Herzog was most interested in showing the world that he could pull a 250 ton ship over a mountain. That’s the plot of the movie. I would say things like, “You are stupid! This task is stupid! What are you trying to prove? American movie makers would use a small model ship that would duplicate the full scale ship. You’d save time. You’d save money!”

He said, “No, I want to show the world that I can do what nobody has ever done.” I say to that, “Fuck that, asshole.”

The real Fitzcarraldo’s ship was only 35 tons. He had it dismantled and carried across the jungle. Herzog wanted to outdo the real Fitzcarraldo. That’s crazy.

Fangoria: Did Herzog’s behavior strike you as being particularly odd?

Kinski: No. Herzog’s always been like that. He did strange things when we were filming Aguirre 12 years ago. He wanted us to do suicidal things. But he didn’t count on me. I wouldn’t get trapped like the others.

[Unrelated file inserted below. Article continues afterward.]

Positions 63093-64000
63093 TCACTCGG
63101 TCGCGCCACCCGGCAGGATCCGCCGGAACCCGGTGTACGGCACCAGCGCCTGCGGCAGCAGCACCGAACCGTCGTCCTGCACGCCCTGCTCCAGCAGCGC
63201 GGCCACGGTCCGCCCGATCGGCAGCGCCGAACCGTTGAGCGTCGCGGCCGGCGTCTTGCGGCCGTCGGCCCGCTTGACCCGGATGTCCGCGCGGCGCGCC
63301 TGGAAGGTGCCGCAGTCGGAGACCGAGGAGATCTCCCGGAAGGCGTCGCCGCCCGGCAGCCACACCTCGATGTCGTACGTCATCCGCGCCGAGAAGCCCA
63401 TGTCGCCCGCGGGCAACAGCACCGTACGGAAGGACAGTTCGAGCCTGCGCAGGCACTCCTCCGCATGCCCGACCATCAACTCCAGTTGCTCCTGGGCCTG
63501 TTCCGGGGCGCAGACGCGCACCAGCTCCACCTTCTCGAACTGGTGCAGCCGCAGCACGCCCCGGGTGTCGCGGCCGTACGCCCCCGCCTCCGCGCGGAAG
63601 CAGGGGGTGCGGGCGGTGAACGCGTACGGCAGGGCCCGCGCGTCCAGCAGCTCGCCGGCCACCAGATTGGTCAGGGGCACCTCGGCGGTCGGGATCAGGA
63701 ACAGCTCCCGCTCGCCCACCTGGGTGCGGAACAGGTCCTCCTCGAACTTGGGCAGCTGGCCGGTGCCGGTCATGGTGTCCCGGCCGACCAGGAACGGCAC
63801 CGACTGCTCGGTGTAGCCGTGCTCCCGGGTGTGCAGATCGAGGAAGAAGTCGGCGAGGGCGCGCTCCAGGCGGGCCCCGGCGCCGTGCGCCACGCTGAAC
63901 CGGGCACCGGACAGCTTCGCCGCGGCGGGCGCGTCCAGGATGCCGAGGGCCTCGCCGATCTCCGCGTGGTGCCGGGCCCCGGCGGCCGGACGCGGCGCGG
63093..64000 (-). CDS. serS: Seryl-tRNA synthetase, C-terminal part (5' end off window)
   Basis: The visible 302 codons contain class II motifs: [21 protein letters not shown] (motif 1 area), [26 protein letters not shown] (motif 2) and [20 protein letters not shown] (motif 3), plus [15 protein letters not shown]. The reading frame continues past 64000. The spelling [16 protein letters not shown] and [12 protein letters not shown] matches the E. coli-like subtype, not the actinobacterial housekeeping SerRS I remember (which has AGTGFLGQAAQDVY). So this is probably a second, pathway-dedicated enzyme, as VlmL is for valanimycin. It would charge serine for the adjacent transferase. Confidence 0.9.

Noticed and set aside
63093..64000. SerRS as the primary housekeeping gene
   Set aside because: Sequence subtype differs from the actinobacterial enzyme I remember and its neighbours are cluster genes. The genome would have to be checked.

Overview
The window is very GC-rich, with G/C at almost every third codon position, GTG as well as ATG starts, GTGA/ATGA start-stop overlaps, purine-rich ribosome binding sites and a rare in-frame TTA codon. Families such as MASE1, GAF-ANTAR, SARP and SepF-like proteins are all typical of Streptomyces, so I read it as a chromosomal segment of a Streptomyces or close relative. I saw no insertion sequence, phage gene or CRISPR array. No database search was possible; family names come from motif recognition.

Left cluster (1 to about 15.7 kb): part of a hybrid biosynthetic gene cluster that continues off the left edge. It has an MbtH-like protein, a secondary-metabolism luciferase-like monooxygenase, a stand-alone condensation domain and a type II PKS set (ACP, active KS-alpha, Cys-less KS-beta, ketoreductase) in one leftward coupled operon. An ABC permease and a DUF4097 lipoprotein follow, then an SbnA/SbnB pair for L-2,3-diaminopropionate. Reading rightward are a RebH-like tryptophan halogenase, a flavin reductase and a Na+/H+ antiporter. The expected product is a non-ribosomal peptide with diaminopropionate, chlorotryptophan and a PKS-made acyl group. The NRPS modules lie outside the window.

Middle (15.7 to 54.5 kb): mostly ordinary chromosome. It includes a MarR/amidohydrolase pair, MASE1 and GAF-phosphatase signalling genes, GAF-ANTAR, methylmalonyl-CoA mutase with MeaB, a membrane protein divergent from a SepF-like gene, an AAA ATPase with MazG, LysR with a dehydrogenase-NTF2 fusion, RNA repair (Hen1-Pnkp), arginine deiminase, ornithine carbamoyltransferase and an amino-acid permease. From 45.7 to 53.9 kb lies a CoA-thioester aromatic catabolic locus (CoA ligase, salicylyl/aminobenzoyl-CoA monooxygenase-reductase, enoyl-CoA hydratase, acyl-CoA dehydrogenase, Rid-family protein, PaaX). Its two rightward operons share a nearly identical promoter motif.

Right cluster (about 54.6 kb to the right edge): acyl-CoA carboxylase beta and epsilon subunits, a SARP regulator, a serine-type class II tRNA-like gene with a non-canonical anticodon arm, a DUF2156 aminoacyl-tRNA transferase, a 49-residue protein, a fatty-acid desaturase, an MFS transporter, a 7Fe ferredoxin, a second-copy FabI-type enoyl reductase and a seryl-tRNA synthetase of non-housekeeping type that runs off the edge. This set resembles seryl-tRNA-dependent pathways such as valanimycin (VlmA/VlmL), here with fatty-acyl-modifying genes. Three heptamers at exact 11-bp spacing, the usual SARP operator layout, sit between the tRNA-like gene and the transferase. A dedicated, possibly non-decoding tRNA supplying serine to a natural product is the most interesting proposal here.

We were supposed to go down the jungle rapids in a raft. The local natives were saying “You’ll die! You can’t do that!” Herzog dismissed them. He was in a motorboat. I was on the damned raft with over 40 pounds of armor on. If I had fallen into the water, I wouldn’t have been able to swim. The raft ran into a tree. We were in the water up to our waists. I started cutting my armor off. Herzog told me to stop. To keep it on. I yelled back “Fuck you!” He didn’t care about me. He filmed the entire scene, with me cursing at him and cutting off my armor. Later, he played that one scene in Germany before the movie opened. He was already creating legends years ago. Me? I think a movie, if it’s good, will create its own legend once it opens.

Fangoria: Do you dislike Herzog?

Kinski: No. He’s a highly talented guy. He does very good movies and he’s not the sort of person who always talks in bullshit. He does man,y many things right. But he’s also sick. Obsessed. He wants to make history, not movies. Anyone who wants to make history is stupid.